So, in an effort to attempt to correct some slight oversight, I’ll be reviewing the Marvel Legends version of the X-Men’s own resident scum bag, Gambit!  Gambit isn’t as big a deal as he once was, but he was pretty big in the 90s, and even into the early 2000s, hence his place in the line.  So, let’s take a look at the figure!


Gambit was released as part of the 4th wave of ToyBiz’s Marvel Legends line.  He stands about 6 inches tall, and he has 40 points of articulation.  The figure depicts Gambit in him classic pink/blue/black leotard and brown trench coat look that everyone thought was oh so rad in the 90s.  It’s a truly hideous design, but I can’t help but be so damned nostalgic about it, because being born in the 90s ruined me as a person.  The sculpt was pretty good at the time, but now feels like one of the more outdated sculpts in the line, with huge hands, some pretty serious monkey arms, and an overall emaciated look to him.  I think the head still holds up, with that perfect floppy Gambit hair, and the totally in character smirk.  The coat isn’t the best tailored thing ever, but it isn’t too bad, and it does somewhat mask the odd proportions of the figure.  The figure’s paint is pretty good, though it can be sloppy in some places, particularly the face, which I’ve seen have some variance from figure to figure.  I do appreciate that this is one of the only Gambit figures to give him the appropriate black sleeves with those weird pink squares, instead of just leaving them pink.  The figure had a really nice assortment of accessories that I wish I still had, including: his staff, an energy explosion with a set of cards to simulate his powers, and a base sculpted to look like a fallen Sentinel hand.  These pieces were all pretty cool, and I think I still have the stand in a box with some others, but the other two pieces are long gone.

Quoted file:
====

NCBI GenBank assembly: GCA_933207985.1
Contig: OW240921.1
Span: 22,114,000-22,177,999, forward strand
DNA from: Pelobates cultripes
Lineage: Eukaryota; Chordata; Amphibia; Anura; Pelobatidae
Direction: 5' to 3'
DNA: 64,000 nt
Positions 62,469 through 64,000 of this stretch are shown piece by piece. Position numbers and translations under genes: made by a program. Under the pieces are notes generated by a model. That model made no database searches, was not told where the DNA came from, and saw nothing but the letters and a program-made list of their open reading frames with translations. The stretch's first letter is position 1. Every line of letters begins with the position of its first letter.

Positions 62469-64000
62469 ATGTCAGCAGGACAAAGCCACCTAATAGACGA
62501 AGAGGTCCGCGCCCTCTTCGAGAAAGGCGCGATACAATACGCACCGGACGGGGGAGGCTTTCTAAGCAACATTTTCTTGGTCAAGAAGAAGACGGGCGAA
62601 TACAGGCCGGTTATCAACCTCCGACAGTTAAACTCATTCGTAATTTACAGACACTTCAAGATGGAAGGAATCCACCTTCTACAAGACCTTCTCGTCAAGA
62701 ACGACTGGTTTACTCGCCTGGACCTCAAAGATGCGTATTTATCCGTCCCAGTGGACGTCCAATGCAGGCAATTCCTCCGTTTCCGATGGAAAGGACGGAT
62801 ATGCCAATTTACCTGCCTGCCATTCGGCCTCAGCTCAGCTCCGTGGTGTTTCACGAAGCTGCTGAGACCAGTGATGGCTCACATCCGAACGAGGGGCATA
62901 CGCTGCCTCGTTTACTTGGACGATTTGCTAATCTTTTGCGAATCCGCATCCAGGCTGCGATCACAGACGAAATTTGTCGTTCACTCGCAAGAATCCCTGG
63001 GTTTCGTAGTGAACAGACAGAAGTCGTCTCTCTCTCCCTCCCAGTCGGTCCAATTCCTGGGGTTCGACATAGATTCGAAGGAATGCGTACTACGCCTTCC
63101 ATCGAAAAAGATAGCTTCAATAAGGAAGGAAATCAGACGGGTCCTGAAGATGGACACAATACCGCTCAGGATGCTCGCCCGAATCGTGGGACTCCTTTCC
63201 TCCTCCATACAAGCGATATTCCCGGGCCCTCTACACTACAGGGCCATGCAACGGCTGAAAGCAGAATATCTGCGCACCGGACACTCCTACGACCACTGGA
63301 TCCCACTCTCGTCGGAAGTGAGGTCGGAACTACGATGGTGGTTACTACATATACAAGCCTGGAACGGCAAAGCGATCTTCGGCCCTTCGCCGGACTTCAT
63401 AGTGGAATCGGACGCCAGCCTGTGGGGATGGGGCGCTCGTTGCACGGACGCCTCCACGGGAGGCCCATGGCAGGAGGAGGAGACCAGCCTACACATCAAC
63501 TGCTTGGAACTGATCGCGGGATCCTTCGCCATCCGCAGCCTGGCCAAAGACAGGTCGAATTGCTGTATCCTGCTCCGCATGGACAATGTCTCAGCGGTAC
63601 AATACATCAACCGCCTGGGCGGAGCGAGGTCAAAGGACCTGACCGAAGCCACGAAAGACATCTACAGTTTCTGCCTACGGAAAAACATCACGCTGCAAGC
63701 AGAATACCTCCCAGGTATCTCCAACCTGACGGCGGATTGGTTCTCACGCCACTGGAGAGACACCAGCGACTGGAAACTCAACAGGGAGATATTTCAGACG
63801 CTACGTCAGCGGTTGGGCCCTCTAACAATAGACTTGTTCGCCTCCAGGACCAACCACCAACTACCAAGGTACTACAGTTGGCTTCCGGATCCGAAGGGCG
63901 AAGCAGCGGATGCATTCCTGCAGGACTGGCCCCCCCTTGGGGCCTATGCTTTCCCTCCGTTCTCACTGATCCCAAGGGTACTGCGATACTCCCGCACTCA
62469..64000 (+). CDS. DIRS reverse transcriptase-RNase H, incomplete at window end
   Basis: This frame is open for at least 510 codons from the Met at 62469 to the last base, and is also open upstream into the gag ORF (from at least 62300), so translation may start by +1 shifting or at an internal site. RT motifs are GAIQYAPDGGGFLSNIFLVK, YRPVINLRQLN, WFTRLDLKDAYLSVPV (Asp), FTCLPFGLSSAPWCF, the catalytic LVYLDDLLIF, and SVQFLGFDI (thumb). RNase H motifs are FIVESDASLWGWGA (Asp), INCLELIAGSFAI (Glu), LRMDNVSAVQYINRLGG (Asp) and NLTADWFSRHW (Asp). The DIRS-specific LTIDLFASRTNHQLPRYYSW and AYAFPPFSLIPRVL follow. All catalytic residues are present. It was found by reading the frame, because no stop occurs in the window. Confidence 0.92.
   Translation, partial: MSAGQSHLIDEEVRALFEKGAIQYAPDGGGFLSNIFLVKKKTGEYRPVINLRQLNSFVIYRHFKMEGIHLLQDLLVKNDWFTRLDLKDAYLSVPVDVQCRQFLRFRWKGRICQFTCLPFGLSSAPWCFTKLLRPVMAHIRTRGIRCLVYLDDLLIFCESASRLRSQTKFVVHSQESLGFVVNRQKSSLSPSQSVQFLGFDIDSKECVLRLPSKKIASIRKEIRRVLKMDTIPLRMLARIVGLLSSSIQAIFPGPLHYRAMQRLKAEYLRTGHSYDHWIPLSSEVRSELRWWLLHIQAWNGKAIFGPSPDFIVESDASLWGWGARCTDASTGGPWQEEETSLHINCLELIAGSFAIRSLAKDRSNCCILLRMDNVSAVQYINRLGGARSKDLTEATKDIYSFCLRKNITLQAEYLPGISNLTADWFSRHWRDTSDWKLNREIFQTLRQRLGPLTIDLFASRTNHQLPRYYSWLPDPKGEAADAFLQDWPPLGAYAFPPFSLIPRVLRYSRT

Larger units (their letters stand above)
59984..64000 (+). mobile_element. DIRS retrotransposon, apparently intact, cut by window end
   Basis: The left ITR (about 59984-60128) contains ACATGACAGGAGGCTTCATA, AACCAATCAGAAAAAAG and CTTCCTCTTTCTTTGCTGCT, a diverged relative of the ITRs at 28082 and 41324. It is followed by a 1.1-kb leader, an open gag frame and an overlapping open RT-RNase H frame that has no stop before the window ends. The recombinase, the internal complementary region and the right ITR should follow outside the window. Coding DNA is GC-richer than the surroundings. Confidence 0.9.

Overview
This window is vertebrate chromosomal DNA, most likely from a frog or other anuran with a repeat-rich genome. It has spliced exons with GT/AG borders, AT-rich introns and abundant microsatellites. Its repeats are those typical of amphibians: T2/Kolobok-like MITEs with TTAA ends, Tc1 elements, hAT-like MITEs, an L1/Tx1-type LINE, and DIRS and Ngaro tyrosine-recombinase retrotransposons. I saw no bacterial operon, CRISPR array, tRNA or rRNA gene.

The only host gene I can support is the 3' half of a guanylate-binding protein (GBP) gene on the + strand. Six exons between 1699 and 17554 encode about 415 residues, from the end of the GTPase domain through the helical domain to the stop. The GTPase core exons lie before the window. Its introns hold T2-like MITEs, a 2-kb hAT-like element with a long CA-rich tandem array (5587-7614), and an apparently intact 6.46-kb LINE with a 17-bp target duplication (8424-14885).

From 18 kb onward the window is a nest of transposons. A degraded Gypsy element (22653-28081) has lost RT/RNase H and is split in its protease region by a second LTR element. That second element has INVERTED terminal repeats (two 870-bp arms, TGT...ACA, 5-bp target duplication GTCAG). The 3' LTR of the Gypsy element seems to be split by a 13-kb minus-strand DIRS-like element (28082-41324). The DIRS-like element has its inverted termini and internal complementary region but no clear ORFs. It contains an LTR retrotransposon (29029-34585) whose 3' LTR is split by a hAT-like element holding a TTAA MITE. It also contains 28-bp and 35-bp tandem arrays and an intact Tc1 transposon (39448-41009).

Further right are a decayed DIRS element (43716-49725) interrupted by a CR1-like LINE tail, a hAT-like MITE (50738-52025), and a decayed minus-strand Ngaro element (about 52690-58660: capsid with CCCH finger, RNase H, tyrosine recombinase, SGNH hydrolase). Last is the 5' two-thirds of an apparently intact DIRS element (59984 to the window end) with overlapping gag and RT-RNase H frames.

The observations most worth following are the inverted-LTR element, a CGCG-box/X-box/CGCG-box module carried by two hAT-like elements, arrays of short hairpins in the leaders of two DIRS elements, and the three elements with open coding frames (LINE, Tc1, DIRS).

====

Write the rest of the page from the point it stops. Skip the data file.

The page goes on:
Believe it or not, Gambit was one of my favorite ToyBiz Legends.  I’m not really sure why, as I’m not that big a fan of the character, and the figure isn’t that amazing, but I really liked him.  I suppose coming early  in the line, he got a lot more play time than some of the later figures, and he was one of the figures in the line who you didn’t have to devote all your free time to tracking down.

He hasn’t aged amazingly well, but he’s still held up better than some of the figures, which does give a leg up.  And given Gambit’s rather quick decline in popularity, the character has yet to see any kind of rerelease in the more recent incarnations of the line, which I suppose makes this guy a bit more valuable.